“I have read almost all of your interviews and they are always wonderful. … I am really looking forward to the next installment of Dialogues on Disability.” — Adrian Piper
“The Dialogues on Disability platform … has been very helpful to me, especially at times where I did not feel I belong in the world of academic philosophy.” — Disabled graduate student
Please join me here later this month for the fifty-seventh installment of Dialogues on Disability, the series of interviews that I’ve conducted with disabled philosophers since April 2015.
The series is designed to provide a public venue for discussion with disabled philosophers about a range of topics, including their philosophical work on disability; the place of philosophy of disability vis-à-vis the discipline and profession; their experiences of institutional discrimination and personal prejudice in philosophy, in particular, and in academia, more generally; resistance to ableism, racism, sexism, and other apparatuses of power; accessibility; and anti-oppressive pedagogy.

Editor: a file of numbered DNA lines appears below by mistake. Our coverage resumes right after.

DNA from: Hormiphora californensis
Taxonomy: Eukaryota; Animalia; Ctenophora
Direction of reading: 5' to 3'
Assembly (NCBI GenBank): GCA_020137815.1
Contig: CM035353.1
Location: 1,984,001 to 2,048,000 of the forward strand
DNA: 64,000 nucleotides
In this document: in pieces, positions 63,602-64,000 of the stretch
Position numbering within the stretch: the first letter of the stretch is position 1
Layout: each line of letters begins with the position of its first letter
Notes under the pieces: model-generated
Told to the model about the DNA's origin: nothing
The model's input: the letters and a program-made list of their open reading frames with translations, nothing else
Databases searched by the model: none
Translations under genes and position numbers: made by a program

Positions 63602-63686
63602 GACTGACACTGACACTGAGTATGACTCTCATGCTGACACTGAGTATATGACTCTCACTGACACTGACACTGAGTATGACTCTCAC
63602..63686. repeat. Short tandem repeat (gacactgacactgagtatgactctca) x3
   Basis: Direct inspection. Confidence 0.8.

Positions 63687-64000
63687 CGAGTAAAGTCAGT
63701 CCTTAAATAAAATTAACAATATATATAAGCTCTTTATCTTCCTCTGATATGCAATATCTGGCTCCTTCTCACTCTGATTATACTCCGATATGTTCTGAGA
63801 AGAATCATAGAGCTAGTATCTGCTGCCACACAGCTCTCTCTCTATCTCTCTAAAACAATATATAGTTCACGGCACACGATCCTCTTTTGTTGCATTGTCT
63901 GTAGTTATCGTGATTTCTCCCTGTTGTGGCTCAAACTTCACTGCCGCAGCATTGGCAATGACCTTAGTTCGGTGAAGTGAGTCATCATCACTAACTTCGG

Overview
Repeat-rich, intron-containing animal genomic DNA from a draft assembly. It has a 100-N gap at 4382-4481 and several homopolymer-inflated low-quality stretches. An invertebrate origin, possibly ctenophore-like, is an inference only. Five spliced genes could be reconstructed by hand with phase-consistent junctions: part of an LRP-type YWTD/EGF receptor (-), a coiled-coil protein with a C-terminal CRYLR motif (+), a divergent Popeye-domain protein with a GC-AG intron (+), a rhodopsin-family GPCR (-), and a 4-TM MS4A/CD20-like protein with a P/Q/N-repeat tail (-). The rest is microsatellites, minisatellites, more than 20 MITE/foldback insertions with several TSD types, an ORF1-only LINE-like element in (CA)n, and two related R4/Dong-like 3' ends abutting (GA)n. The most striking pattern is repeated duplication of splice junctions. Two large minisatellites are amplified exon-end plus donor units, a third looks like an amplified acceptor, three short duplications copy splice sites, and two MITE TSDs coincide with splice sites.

In this upcoming installment of the series, I will talk with an Indigenous disabled philosopher about the erasure of Indigenous knowledges; what Indigenous philosophies can teach us about sexuality; Indigenous leadership on campus; philosophy, reparations, and reconciliation; and much, much more!
If you missed any of the previous installments in the Dialogues on Disability series, you will find them archived on BIOPOLITICAL PHILOSOPHY here:
I acknowledge that the land on which I sit to conduct these interviews is the traditional territory of the Haudenosaunee and Anishnaabeg, covered by the Upper Canada Treaties and directly adjacent to Haldiman Treaty territory. I offer these interviews with respect and in the spirit of reconciliation.
Follow BIOPOLITICAL PHILOSOPHY on twitter at @biopoliticalph